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For relatively small manufacturing jobs, 3D printing could potentially change the game, producing more identical parts in a short span. It means that the objects could be made with a significant upfront investment without the need for a mold tool.
Researchers at Michigan University have developed a new method where it is 100-fold faster than normal 3D printing method. The new method is allowing the high-speed production of items. It promises faster and more efficient small-scale manufacturing. The researchers use light in a liquid vat to shape resins. It is less time-consuming than the conventional method of 3D printing an object by building up plastic filaments layer by layer.
The method used by Michigan University solidifies the liquid resin by using two lights to control where the resin cures and where it remains liquid. This allows the team in more sophisticated patterns to solidify the resin. In a single shot instead of a series of 1D lines or 2D cross-sections, they can make a 3D bas-relief.
A window that allows oxygen to pass through was an earlier solution to the solidification-on-window problem. The oxygen penetrates the resin and stops the solidification near the window, leaving a film of fluid that allows the newly printed surface to be pulled away. However, since this gap is only about as thick as a piece of transparent tape, the resin must be very runny to flow quickly into the tiny gap between the newly solidified object and the window. This has restricted vat printing to small, customized products for relatively gentle treatment, such as dental devices and footwear insoles.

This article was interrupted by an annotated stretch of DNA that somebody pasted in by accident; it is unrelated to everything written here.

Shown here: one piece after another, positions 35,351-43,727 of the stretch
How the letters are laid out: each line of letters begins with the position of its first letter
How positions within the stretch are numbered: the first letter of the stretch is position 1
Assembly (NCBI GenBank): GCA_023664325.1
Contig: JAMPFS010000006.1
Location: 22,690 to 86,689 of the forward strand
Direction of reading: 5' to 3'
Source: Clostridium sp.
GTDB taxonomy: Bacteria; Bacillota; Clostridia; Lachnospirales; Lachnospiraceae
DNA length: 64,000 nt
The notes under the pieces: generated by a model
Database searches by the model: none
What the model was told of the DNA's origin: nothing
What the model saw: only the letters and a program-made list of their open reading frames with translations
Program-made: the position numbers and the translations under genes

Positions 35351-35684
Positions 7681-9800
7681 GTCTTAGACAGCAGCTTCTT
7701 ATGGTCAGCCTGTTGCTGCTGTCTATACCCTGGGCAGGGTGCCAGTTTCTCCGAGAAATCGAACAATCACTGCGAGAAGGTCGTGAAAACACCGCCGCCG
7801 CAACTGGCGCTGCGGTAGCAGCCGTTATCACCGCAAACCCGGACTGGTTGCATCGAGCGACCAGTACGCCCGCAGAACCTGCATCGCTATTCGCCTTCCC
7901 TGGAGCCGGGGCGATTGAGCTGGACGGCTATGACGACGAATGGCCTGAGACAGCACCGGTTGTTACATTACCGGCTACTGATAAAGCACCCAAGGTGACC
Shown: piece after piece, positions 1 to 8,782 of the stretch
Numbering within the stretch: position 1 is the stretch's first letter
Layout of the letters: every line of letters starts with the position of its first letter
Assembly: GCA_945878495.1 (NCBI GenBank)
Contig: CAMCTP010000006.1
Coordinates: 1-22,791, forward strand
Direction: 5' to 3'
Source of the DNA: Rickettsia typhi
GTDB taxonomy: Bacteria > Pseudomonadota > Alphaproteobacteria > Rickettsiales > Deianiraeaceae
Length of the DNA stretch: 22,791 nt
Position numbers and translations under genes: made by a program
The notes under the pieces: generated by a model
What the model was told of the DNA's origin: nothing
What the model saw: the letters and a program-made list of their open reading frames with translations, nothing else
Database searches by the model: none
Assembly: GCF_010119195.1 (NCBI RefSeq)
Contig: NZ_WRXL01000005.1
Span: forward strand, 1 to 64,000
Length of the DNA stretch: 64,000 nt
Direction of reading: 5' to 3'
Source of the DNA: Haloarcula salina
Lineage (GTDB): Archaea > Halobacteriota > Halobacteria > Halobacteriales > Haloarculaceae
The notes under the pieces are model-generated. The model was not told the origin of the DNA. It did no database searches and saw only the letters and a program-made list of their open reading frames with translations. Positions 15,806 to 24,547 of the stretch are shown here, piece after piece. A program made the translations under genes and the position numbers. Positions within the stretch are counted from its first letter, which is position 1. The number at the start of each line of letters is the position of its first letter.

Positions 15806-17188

By relocating the oxygen with a second light to stop solidification, the Michigan team created a more significant gap between the object and the window of millimeters thick. This is allowing the resin to flow in thousands of times faster.
The new approach could allow small-scale manufacturers to turn faster after producing a small batch of identical items. Furthermore, the researchers promised that the new approach would protect objects from wear and tear, contrary to traditional techniques with weak points at interfaces between layers.
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